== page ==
"The most recent forecast suggests that part of the state will see tropical storm conditions", Ivey said. "This is an extremely unsafe and life-threatening situation".
Hurricanes Harvey and Irma have been awful, but doesn't it feel like the response has been... well, better?
Then, the storm will head toward Sarasota and Tampa, which can expect a five to eight-foot storm surge. Both units at its Turkey Point facility, located about 30 miles (48 km) south of Miami, were shut by early Monday. Now those winds are reaching into Broward, toppling trees and power lines. The waters took their toll on Miami Beach and downtown Miami, leaving some areas in Brickell with waist-deep flooding. FEMA officials estimated that 25 percent of homes were completely destroyed, while another 65 percent suffered serious damage. Perhaps the days, weeks, and months after Hurricane Katrina set a low bar, but these past few weeks have shown us the worst of times being met with the best of America. Storm surges also swamped some coastal areas in Georgia and SC. In Puerto Rico, hundreds of thousands of people remain without power.More news: Light drinking during pregnancy does not harm baby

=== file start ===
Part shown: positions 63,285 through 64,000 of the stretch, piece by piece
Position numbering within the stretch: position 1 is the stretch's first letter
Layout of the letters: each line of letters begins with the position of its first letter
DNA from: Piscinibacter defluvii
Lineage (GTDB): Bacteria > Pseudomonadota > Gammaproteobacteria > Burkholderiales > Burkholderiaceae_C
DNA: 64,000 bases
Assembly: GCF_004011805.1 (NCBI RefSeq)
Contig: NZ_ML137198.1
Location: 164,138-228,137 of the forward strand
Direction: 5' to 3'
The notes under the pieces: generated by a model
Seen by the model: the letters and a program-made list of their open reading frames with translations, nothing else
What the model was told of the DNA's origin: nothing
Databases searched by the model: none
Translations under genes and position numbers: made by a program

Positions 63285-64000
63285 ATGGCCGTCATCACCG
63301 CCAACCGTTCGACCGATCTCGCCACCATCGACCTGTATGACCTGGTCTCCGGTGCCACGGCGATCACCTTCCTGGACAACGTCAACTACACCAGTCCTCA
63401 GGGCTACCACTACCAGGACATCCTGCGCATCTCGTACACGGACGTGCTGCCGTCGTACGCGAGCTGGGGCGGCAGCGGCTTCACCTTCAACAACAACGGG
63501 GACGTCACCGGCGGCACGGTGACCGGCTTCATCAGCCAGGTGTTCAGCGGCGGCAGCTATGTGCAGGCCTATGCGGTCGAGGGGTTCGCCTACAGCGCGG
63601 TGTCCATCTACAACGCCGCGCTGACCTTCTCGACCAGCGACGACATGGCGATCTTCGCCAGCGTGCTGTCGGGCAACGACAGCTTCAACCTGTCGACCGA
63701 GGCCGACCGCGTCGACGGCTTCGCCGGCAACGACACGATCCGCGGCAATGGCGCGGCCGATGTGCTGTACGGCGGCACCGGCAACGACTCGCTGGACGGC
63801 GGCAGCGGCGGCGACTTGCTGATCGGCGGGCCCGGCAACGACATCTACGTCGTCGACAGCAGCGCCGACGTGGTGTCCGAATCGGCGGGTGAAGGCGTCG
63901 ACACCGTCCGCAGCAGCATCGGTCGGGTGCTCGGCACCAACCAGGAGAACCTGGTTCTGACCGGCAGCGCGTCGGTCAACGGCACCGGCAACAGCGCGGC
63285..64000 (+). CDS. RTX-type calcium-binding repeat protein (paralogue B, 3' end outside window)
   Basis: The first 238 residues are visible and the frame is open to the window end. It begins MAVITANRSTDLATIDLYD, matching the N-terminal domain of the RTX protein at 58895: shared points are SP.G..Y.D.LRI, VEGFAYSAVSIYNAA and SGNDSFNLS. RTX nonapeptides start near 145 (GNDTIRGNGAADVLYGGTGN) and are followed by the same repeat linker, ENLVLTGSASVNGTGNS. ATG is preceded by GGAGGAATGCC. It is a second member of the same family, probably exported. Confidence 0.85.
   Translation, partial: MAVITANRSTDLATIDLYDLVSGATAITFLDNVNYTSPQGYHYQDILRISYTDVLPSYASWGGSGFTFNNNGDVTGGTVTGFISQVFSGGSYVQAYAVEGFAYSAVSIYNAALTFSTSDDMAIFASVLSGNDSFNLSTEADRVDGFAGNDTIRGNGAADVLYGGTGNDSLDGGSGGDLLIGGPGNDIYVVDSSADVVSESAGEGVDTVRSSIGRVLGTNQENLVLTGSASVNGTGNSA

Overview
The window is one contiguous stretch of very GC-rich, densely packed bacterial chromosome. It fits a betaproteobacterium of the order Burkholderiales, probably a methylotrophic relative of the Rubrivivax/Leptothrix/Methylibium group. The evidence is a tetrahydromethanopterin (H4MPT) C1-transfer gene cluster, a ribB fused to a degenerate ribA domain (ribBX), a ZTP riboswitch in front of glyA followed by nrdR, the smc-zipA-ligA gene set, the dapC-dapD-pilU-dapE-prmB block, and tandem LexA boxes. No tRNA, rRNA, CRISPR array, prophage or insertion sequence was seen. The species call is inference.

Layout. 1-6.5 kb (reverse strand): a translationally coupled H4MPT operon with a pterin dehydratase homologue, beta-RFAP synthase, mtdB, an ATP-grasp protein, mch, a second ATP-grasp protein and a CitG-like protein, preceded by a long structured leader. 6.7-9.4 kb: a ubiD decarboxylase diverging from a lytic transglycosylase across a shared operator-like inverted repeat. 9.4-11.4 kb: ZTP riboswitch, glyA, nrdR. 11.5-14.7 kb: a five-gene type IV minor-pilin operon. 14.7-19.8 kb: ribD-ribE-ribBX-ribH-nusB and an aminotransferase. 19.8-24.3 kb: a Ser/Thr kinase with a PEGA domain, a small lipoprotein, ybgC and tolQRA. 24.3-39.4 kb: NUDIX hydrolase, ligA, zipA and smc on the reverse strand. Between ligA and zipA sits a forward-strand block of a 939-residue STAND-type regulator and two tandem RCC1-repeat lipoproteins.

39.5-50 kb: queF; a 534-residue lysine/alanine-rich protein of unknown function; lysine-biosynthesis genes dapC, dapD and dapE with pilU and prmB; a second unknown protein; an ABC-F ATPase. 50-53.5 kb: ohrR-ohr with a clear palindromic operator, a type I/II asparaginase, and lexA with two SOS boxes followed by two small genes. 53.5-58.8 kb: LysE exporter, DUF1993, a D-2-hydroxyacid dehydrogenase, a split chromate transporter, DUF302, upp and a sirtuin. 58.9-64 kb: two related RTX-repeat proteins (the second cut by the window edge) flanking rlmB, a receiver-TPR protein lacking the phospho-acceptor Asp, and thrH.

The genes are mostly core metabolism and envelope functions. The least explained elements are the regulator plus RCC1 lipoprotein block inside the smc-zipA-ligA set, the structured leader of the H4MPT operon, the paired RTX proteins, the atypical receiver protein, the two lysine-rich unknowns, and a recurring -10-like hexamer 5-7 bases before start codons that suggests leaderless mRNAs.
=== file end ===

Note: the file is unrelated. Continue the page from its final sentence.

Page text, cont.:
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Although Miami is likely to escape a direct strike from Irma, the hurricane is tracking up Florida's west coast, it has still faced extensive damage.
Irma hit southwestern Florida on Sunday morning as a unsafe Category 4 storm, the second-highest level on the five-step Saffir-Simpson scale. Here's Florida's governor, Rick Scott.
In Florida and southern Georgia, more than 8 million people face hurricane-force winds topping 74 miles per hour, said Ryan Maue of WeatherBell Analytics.
According to some reports, almost 4 million to 5 million homes and businesses in Florida lost power, and utility officials said it could take weeks to restore electricity to everyone. Although the storm has long since departed the Keys, some of the islands are so devastated - mainly, Key Largo, which is blocking access to those Keys further west - that Florida authorities refuse to allow residents to reenter.